Explainer: the Spanish general election
Spain is on the brink of a general election that looks set to change its political system for good. How come?
To understand what’s going on, we need to look back at the protests that filled the squares of Spain in May 2011 and triggered one of the most dynamic and sustained episodes of citizen mobilisation the country has ever seen.
Initially youth-led but ultimately galvanising citizens of all ages, the protesters demanded “Real Democracy Now!”, calling for an end to a political system that alternated power between two parties that both served the interests of political and economic elites rather than the Spanish people. Given the acute effects of the economic crisis and ensuing austerity policies, these demands were met with widespread support from an astonishing 80% of the population one year after the May 2011 protests.
Although the so-called 15-M was at first a staunchly anti-partisan pro-democracy movement, everything changed when a party “project” was created that aimed to combine elements of participatory social movements with an electoral challenge to the parties in power. Although not convincing all 15-M participants, many decided to put their energies into the new party – Podemos. Just four months after forming in 2014, it managed to win 1.2m votes and five seats in the European Parliament, heralding a radical shift in Spain’s political landscape.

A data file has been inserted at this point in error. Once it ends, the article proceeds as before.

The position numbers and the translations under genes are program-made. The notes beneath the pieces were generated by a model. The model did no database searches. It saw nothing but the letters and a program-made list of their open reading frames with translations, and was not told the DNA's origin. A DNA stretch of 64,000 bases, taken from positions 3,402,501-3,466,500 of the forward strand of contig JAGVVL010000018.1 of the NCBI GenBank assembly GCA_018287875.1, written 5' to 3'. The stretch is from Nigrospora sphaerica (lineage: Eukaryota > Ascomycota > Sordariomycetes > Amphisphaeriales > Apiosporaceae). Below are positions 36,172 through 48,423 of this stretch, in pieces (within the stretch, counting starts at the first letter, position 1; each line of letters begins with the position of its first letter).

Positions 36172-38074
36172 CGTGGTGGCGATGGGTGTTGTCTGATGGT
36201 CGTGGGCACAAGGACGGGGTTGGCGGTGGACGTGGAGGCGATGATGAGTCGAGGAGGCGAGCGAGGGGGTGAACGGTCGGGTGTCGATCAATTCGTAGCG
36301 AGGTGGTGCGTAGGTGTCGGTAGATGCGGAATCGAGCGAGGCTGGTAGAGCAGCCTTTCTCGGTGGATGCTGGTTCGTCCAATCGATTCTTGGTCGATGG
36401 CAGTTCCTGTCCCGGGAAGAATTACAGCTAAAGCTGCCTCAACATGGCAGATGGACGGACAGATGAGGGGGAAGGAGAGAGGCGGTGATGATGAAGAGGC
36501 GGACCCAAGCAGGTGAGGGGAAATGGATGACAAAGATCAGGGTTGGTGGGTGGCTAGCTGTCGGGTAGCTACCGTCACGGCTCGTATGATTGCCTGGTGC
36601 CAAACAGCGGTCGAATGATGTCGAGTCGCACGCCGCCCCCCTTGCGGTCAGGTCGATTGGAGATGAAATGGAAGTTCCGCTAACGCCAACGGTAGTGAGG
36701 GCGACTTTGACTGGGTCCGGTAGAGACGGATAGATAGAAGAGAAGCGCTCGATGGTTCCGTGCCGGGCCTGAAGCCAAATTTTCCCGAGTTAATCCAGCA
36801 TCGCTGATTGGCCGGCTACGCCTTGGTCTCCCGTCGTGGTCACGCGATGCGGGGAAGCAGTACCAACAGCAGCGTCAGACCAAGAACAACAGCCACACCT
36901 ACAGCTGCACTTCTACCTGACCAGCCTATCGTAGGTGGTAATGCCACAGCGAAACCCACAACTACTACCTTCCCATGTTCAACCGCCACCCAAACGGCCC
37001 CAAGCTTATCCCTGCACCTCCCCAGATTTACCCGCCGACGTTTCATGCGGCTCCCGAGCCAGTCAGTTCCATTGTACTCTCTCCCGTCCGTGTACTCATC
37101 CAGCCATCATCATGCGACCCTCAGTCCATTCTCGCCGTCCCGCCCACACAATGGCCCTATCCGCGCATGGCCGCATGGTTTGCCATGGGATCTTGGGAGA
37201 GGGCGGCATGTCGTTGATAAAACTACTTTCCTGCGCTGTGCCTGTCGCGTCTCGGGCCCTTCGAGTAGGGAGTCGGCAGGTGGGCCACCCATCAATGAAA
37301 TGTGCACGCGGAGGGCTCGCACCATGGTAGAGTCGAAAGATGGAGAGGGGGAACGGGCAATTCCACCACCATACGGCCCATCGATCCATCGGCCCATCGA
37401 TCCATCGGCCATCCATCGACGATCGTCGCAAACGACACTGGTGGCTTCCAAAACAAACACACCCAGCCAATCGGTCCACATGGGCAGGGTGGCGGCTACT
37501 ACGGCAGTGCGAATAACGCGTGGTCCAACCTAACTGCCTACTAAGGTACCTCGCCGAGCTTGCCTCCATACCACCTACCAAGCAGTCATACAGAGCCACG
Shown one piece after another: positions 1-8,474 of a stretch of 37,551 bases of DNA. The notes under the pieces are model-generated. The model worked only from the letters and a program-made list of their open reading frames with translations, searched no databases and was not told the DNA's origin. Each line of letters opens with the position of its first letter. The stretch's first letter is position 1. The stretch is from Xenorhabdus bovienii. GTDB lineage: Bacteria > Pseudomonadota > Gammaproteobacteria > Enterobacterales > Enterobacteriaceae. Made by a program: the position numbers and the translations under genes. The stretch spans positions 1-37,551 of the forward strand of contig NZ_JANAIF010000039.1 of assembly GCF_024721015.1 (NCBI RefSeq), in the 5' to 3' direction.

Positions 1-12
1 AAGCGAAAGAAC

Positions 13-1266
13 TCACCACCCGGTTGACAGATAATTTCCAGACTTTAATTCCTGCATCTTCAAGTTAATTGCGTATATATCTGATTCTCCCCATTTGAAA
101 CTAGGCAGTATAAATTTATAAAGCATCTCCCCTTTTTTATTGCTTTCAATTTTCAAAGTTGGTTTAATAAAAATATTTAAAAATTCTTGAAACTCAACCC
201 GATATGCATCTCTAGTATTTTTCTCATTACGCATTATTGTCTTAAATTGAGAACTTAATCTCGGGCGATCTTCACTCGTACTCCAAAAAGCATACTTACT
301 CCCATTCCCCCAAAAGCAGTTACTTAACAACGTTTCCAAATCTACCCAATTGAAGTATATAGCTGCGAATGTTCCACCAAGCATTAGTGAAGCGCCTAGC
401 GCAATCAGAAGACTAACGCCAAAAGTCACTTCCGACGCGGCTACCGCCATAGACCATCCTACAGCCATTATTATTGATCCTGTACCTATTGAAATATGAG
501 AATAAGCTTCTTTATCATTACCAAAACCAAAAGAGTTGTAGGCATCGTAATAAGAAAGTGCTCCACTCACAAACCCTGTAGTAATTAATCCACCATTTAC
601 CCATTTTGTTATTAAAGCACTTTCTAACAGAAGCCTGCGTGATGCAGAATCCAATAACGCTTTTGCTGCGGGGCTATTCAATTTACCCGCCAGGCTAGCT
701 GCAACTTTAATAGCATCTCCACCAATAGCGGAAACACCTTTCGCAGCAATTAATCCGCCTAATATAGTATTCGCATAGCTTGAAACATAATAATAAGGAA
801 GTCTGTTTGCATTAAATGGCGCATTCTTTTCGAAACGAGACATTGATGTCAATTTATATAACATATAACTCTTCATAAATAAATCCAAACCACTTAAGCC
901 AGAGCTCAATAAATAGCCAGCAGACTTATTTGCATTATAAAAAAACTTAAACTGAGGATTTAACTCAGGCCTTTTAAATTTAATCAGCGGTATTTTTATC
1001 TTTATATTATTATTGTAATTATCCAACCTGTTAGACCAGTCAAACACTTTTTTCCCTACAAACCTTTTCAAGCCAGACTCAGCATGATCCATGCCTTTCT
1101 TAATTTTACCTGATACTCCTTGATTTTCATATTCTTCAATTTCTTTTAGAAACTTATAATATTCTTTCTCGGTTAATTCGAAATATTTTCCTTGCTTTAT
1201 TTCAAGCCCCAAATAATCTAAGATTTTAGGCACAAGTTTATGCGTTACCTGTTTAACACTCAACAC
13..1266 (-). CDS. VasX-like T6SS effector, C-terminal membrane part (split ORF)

These results spurred the setup of an array of municipal platforms that managed to take control of some of Spain’s major cities, including Madrid, Barcelona and, in a historic upset in May 2015, Valencia.
The support of these coalitions for Podemos in the national elections (where Podemos is presenting on coalition lists in some regions, notably Catalonia), and especially Barcelona Mayor Ada Colau, has also been important.
Podemos’s ability to capture political ground rested on two key strategies: defining itself as a party of ordinary citizens that was neither left nor right, and attacking the political establishment as representing a corrupt “caste” that refused to listen to the demands and needs of ordinary citizens.
But the blows Podemos dealt to the established parties’ credibility and legitimacy presented an opportunity for other “new” political actors and just such a force has emerged in the form of upstart Ciudadanos.
Following a spectacular entrance onto the political scene, which saw Podemos shoot to the number one position in the polls in January 2015, it has been somewhat upstaged by a “new” challenger, the right-wing party Ciudadanos.
Despite not really being new – it has existed in Catalonia for more than ten years – the party, with its young leader Albert Rivera, has managed to sell itself as a more centrist alternative to Podemos. It has made anti-corruption a key part of its rhetoric, and even adopted a slight modification of Podemos’ campaign slogan in the European parliamentary elections for its campaign slogan in the general elections: “¿Cuándo fue la última vez que votaste con ilusión?” (when was the last time you voted with hope/excitement?) became Ciudadanos’ slogan “Vota con ilusión” (vote with hope/excitement).